Encouraging Citizen Journalism

Citizen journalism can be traced back to colonial Massachusetts, where, in 1690, America’s first newspaper, Publick Occurrences Both Forreign and Domestick, made a short-lived appearance. A four-page denunciation of British and French misdeeds, it was published by a Boston bookseller, printer and proprietor of a popular coffeehouse named Benjamin Harris. The British governor prohibited Harris from publishing a second edition. From gazetteer Benjamin Franklin to Holy Land travel chronicler Mark Twain to “Daily Show” host Jon Stewart, nonprofessional journalists have continued to make estimable contributions to the writing of the “first draft” of American history.

With the rise of the internet and the universal availability of such tools as desktop publishing software, digital cameras and camcorders, many Americans quickly made the transition from being media consumers to becoming providers of news, information and commentary. Mainstream journalism now routinely makes use of photographs and videos submitted by members of the public, and the re-publication of average citizens’ responses first aired on Twitter to breaking news has become a journalistic staple.

The Sierra County Sun will also look to citizen journalism as a means of expanding our coverage. We invite Sierra Countians to help us report by submitting news tips, story ideas, guest columns and entries to our “Photograph of the Week” feature. 

We are also committed to training committed volunteers with the requisite research and writing skills to be beat reporters. Social media impose few restraints on what is published on their platforms. The Sun’s citizen journalists will be trained to adhere the highest professional standards, which requires reporting to be fact-based, credibly sourced, balanced and fair.

Editorial Standards

If ever the Sierra County Sun’s coverage falls short of the highest journalistic standards, we will issue a correction or apology. We have made it easy for our readers to point out departures from our guiding principles of accuracy, credibility, balance and fairness by providing a comment form at the bottom of news articles and features.

Another reason we provide for comments is to promote civic discourse that is civil and fact-based. The Sun especially welcomes comments that provide greater context or relevant additional information to supplement our reporting.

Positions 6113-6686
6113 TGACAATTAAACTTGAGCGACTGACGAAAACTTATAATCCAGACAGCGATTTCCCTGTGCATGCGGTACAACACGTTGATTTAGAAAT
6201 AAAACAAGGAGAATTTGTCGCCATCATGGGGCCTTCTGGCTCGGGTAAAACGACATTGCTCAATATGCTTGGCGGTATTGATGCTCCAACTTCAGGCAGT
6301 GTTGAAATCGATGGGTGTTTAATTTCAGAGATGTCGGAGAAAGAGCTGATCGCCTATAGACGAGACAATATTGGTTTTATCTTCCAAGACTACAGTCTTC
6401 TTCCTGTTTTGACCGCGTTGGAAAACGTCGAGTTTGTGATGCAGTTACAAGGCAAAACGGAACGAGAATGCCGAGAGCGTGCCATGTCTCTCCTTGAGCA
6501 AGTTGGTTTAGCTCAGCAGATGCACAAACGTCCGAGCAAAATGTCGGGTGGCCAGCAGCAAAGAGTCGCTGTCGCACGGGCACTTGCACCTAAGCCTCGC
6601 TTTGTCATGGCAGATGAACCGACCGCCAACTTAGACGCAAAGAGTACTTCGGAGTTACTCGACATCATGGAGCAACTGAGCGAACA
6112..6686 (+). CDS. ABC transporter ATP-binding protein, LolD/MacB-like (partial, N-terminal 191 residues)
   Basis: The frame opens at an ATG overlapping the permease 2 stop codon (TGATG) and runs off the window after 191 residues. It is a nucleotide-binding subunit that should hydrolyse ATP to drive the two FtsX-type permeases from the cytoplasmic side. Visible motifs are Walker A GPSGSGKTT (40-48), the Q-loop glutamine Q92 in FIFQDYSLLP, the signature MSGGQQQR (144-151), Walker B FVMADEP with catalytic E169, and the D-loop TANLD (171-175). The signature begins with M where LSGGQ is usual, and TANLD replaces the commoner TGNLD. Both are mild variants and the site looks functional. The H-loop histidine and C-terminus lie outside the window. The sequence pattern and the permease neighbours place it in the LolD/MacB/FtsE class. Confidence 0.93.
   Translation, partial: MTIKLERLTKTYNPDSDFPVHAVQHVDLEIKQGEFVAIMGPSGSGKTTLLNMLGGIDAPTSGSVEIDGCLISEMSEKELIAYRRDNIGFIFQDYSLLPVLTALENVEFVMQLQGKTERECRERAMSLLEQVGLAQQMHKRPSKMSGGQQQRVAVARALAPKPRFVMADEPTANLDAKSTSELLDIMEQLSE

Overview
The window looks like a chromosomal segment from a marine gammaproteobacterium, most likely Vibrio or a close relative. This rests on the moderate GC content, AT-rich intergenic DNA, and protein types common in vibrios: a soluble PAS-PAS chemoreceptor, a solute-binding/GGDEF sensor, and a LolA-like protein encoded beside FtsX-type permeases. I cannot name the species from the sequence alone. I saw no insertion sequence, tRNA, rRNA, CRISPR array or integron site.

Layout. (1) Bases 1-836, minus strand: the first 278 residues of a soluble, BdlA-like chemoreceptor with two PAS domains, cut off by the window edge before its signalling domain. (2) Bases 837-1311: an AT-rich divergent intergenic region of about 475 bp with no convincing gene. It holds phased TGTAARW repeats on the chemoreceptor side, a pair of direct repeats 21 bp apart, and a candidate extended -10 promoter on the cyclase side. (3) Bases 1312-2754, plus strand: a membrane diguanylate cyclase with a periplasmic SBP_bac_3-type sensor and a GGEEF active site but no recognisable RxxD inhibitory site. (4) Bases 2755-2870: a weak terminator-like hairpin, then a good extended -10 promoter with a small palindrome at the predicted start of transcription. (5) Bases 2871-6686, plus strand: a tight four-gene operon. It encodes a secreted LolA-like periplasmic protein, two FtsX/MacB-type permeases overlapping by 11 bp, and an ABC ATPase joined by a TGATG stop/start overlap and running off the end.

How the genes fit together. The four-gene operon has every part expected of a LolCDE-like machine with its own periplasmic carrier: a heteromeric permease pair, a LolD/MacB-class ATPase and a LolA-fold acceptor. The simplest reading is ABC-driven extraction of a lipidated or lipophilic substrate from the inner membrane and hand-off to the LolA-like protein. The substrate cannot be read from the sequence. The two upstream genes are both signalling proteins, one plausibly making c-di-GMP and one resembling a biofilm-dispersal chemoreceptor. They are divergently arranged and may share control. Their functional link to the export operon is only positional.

We place no restrictions on subject matter except that comments must have local significance, not contain misinformation or level allegations without supporting evidence, constitute libel or be judged inappropriate. The Sun subscribes to the definition of inappropriateness set forth by the Washington Post to regulate comment, as follows:

Inappropriate content includes any content that:

  • is predatory, hateful, or intended to intimidate or harass, or contains derogatory name-calling
  • is a duplicate or repost of something [the author] has already posted on the site
  • contains advertising
  • contains a solicitation of any kind
  • misrepresents [the author’s] identity or affiliation
  • impersonates others
  • is in poor taste or is otherwise objectionable.”

The Sun will remove comments or portions of comments that we deem inappropriate for any reason without consent and notice. We also reserve the right to edit comments for brevity, clarity, spelling, punctuation, etc.

We further reserve the right to remove a reader’s privilege to post comments on our website. Readers are requested not to submit more than one comment per week. The Sun will not allow itself to become a personal soapbox, and readers who abuse their privileges by posting more frequently may also find themselves blocked from further comment.

All comments must be signed with the submitter’s first and last name. Anonymous or pseudonymous comments will not be published.

Editorial Independence and Financial Transparency

The Sierra County Sun subscribes to standards of editorial independence and financial transparency adopted by the Institute for Nonprofit News, an association of not-for-profit civic news organizations, as follows:

The Sun retains full authority over editorial content to protect the best journalistic and business interests of our organization. We maintain a firewall between news coverage decisions and sources of all revenue. Acceptance of financial support does not constitute implied or actual endorsement of donors or their products, services or opinions.

“We accept gifts, grants and sponsorships from individuals and organizations for the general support of our activities, but our news judgments are made independently and not on the basis of donor support.

“The Sun may consider donations to support the coverage of particular topics, but our organization maintains editorial control of the coverage. We will cede no right of review or influence of editorial content, nor of unauthorized distribution of editorial content.

“The Sun will make public the names of all our donors. We will accept anonymous donations for general support only if it is clear that sufficient safeguards have been put into place to assure that the expenditure of that donation is made independently by our organization.”


“Riverwalk” Presentation/Input Session

Truth or Consequence's riverfront

Thursday, June 24, from 5:30 to 7 p.m.
City Commission Chambers
405 W. Third Street, Truth or Consequences